But instead, he purposely made a big deal about the incident, switching around the facts until he was a victim of an armed assault by men posing as police officers, up to and including harrowing details of a cocked gun being jammed into his forehead.  The incident, likely ignored otherwise, suddenly became a BIG DEAL and subsequent investigation (including multiple video sources) showed Lochte to be a bald-faced liar.

The only way I can explain Lochte's motivation is to equate it with the lies by "Jackie" at the University of Virginia, whose claims of being gang-raped as published in the Rolling Stone turned out to be total fabrications.  Like Lochte, she dressed up the story with horrifying details, such as being thrown down and raped on a floor covered in broken glass.  The only real difference I can see, in fact, between Lochte and Jackie  is that the media still protects Jackie (via anonymity) from well-deserved humiliation for her lies while it is piling on Lochte.

I can sort of understand Jackie's motivation -- she was by all accounts a frustrated, perhaps disturbed, certainly lonely young woman who was likely looking for some way to dramatically change her life.  But Lochte?  Ryan Lochte has won multiple Olympic medals, historically in the sports world a marker of the highest possible status.  But in today's world, Lochte viewed victimhood as even higher status.

Update:  This is probably the fairest account of the whole incident.

So This Totally Needs to be An Olympic Sport

Local Media Still Trying to Save the Phoenix NHL Team

No one loves local sports teams more than the local media.  I think they know, but probably won't admit, that they would lose a huge chunk of their remaining readership / viewership for their news products if they did not have local sports to report on.  So you will almost never, ever, ever see local media reporting reporting on the true cost (in terms of handouts of taxpayer money) to retaining pro teams.

My coverage of the Phoenix/Arizona Coyotes hockey team goes way back, including even to a mention in a George Will column.  I won't repeat all of that.  I just want to point to this article entitled "Glendale selects AEG to manage Gila River Arena; Arizona Coyotes' future unclear."

Glendale selected facilities-management company AEG Facilities to operate Gila River Arena, likely hastening the city's split with the Arizona Coyotes hockey team.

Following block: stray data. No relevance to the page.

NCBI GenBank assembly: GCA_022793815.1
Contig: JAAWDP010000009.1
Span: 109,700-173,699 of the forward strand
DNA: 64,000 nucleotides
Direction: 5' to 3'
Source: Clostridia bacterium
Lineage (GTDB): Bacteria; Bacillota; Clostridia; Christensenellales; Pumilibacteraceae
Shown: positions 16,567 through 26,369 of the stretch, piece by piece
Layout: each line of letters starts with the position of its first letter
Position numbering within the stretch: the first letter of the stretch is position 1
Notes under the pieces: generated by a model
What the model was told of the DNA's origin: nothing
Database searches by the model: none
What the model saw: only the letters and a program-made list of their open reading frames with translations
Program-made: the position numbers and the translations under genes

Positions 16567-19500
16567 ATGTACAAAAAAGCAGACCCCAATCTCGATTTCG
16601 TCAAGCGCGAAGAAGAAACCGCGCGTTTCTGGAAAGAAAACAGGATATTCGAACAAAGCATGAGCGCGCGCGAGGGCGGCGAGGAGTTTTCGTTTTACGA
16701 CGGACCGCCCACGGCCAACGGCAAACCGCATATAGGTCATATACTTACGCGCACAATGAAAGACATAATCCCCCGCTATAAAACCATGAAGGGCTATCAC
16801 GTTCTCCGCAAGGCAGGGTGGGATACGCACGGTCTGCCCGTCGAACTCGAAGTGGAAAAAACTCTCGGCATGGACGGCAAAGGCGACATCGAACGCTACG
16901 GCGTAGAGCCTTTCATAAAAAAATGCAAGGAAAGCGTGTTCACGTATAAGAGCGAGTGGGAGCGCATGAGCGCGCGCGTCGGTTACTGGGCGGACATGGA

The telling thing about the article is that it never once explains to readers why this bid award might hasten the split with the Coyotes.  They mention that the Coyotes chose not to bid on the contract.   So why is this award a problem for them?  Do they hate AEG for some reason?  If you really were new to the issues here, you would have to scratch your head and wonder why the two issues were connected.

Oddly enough, everyone knows the reason, but the local media really wants to avoid mentioning this reason.  Here is the elephant in the room no one will recognize:  The Coyotes struggle to make money in this market, a fact made worse by the terrible location of the stadium at the far end of town from most of the potential corporate ticket buyers and wealthy people.   As a result, the team languished in bankruptcy for years, in part because the NHL (who took over the team) refused to sell it at a reasonable market price.

They finally found a buyer who agreed to buy it for an above-market price, but did so only because there was an implicit promise by the town of Glendale to subsidize them the $100 million difference between the actual and market price of the team..  The Goldwater Institute called foul on this subsidy and got it stopped.  So the town found a way around it, promising to award the team the stadium management contract for a price  $8-$10 million a year above market rates for the service.   The present value of this above-market pricing over the life of the proposed contract nearly exactly matched the earlier subsidy proposal Goldwater killed.  Various folks cried foul again, seeing through this sham, and got that stopped.

So the reason this award of the stadium management contract to AEG is so devastating to the Coyotes is that this contract represented the last hope of exacting a hidden subsidy from the city.  With this contract awarded to an arms-length third party at market rates, the last chance of making the Coyote's business viable on the taxpayer's backs seems to have escaped.

Update:  I am hearing now that another reason the Coyotes are done in Glendale is that they think the city of Phoenix or Scottsdale will build them a new stadium.  ugh.  Will it never end.

I Love Larry Fitzgerald

5 minutes ago the title of this post would have been "F*cking Cardinals" for giving up that hail mary pass to Green Bay -- didn't anyone watch the tape on the Detriot game, with the receiver backing into the end zone to make the catch?  This play was almost an exact duplicate.  I will, though, give credit to the Cardinals for blitzing the QB on that play -- I think that was smart and would have worked against most teams.  Only Aaron Rodgers could have gotten that throw off.

Anyway, Fitz was already beloved in Phoenix, not only as a great football player but as an awesome human being.  Now just more so.

Yes, Its Awesome. But It Kind Of Also Feels Like A Darwin Awards Preview

A Modest Proposal for Fixing NFL Thursday Night Games -- Take Advantage of the Bye Week

NFL coaches hate Thursday night games, because their players have essentially only half the preparation and recovery time as they do on a normal Sunday game schedule.

So here is my (partial) solution.  Where possible, teams playing Thursday night should have their bye week the previous weekend.  For teams with the bye week the previous week, a Thursday night game is no issue -- in fact, it might even be a benefit, breaking up a single long-preparation period between games into two longer-than-average periods.